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Forget Flowers: it’s time to save our bank

The Co-op Bank

Howard Lake under a Creative Commons Licence

It seems hard to believe that just eight months ago, The Co-operative Bank was poised to take over some 600 branches from Lloyds Banking Group, a move which could have propelled it into the big time. No more ‘niche ethical bank’, but instead a serious player in the banking industry, co-operatively owned with a hard-edged Ethical Policy.

For those who applauded what the bank stood for, it was a dizzying proposition. We knew it would be difficult – four years after the merger with Britannia building society, they still felt like two different businesses – but those in charge of running the numbers told us it could be done.

Fast forward to the present day, and not only have the expansion plans been shown to be wildly hubristic, but the bank’s reputation has been wracked by the Paul Flowers scandal and its future hangs in the balance.

The crucial deadline for bondholders voting on whether to accept the rescue package is this Friday. If investors reject the plan, the alternative is likely to be ‘resolution’, or takeover by the Bank of England, with dire consequences, according to The Co-operative Group. If they accept then there will be rapid movement to seal the deal with the hedge funds.

The Save Our Bank Campaign was set up to ensure that the bank’s Ethical Policy remains in place whatever happens, and to help the bank eventually return to co-operative ownership. We want to make sure that the hedge funds set to take over 70 per cent of the bank will be tied in to keeping not only the Policy but the external auditing and reporting that will help make sure it stays robust.

Amid the scandal of recent weeks, it’s tempting to take the view that all this only goes to show that banks are all the same. That would be to ignore the extent to which The Co-operative Bank has campaigned hard, and often with considerable success, on issues that few other companies, let alone banks, dare to go near. In contrast to the ‘cuddly’ tag given to it by commentators who are not paying enough attention, The Co-operative Bank at its best has been spiky, fearless and political.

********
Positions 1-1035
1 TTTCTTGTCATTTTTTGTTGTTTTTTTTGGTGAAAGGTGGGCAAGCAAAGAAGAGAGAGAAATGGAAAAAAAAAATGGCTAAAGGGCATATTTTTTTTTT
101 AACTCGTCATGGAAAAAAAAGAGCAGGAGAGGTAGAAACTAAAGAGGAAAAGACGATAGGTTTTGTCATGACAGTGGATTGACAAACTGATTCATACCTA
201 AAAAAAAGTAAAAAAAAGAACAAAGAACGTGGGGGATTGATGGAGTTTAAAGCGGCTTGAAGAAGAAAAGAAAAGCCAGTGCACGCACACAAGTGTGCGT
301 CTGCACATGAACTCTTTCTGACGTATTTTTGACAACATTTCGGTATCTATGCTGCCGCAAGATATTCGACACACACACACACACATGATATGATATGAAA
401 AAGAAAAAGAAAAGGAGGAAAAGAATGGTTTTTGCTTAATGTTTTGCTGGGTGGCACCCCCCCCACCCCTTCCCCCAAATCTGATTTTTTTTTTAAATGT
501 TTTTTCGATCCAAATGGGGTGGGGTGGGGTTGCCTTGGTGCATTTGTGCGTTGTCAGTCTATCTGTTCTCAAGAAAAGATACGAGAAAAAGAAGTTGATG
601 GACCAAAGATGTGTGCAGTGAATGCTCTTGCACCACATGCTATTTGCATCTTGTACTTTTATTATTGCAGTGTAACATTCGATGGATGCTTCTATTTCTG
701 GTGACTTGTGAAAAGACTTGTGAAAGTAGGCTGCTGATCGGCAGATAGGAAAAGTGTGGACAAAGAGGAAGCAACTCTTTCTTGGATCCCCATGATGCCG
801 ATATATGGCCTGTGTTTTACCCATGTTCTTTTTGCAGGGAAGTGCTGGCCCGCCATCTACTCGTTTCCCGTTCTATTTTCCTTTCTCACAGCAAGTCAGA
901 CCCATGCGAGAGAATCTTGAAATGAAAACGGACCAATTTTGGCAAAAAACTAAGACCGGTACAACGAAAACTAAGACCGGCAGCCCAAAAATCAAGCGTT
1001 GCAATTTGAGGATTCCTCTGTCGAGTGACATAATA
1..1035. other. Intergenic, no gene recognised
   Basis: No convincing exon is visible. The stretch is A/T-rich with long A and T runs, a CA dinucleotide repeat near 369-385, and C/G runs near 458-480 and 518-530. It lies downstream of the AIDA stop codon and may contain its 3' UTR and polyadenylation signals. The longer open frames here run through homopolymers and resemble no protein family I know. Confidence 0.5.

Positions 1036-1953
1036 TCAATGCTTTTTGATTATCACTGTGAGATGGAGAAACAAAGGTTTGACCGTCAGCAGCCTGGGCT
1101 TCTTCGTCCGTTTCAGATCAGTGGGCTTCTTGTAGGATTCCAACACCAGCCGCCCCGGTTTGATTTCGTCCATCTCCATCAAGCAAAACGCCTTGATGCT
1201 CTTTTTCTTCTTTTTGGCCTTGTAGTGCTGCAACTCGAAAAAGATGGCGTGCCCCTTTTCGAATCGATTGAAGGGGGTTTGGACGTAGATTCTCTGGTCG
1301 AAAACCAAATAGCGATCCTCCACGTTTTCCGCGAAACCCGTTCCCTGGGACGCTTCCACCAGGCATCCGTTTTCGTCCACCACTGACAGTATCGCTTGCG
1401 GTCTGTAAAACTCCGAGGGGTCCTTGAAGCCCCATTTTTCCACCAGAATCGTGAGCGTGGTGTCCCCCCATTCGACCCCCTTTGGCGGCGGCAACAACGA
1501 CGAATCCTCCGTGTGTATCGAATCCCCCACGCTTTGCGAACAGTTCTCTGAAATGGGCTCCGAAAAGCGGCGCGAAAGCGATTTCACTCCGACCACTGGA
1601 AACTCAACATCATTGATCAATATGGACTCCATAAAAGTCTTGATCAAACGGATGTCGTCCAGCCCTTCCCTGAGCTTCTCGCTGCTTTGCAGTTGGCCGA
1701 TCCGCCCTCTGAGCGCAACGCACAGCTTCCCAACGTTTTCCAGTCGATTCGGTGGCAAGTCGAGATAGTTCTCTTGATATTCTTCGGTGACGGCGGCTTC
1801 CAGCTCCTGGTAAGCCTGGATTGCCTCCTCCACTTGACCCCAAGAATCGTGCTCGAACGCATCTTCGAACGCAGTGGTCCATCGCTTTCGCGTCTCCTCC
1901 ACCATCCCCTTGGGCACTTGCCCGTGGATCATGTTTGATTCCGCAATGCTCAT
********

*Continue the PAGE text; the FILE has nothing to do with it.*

For example, the bank campaigned for international bans on both land mines and cluster munitions, which are now in place. Its 2002 campaign on cluster munitions involved not just raising finance for mine clearance in war zones, but funding and putting its name to new research on the humanitarian impacts of these indiscriminate weapons.

More recently, in 2006 the bank backed Friends of the Earth’s Big Ask campaign, as a result of which every MP in the land received a letter from a Co-operative Bank customer urging them to support strong climate legislation.

The bank’s campaign to stop tar sands extraction in Canada, like the cluster munitions campaign, began with funding new research to understand the problem in detail. It also involved backing a legal challenge by the indigenous Beaver Lake Cree Nation against the oil companies to stop drilling on their territory.

And of course, it has been the Ethical Policy itself which has given the bank legitimacy to campaign on these topics. It was back in 1992 that the bank first polled its customers on where they did and didn’t want their money to go, resulting in a policy of denying finance to, among others, manufacturers of arms for oppressive regimes, companies involved in animal testing for cosmetics and those failing to uphold basic human rights.

Since then the Policy has been updated several times, including in 1998 when it was extended to exclude the fossil fuel industry, an early precursor to 350.org’s fast-growing fossil fuel divestment campaign of today. And the bank has withheld well over £1 billion ($1.6 billion) to businesses which fail to meet these standards – standards backed overwhelmingly by its customers.

Let’s not forget these genuine achievements, which stand in stark contrast to the record of the rest of the banking sector. And talking of stark contrasts, let’s not forget that HSBC’s Chairman at the time the bank was found to be laundering money for Mexican drug cartels, Stephen Green, has been made Lord Green and now sits as Trade Minister.

Thousands of customers have signed up to the Save Our Bank campaign so far, and 20 charities and campaigning organizations have backed our declaration on the Ethical Policy. If we can reach a critical mass of customers, we can help influence the outcome, and help save what made The Co-operative Bank head and shoulders better than the rest.

To help secure the bank’s Ethical Policy please sign up with Save Our Bank before Friday’s crucial vote.

Ryan Brightwell is a researcher with BankTrack, founder of the research consultancy Bright Analysis and a former employee of the The Co-operative Group.

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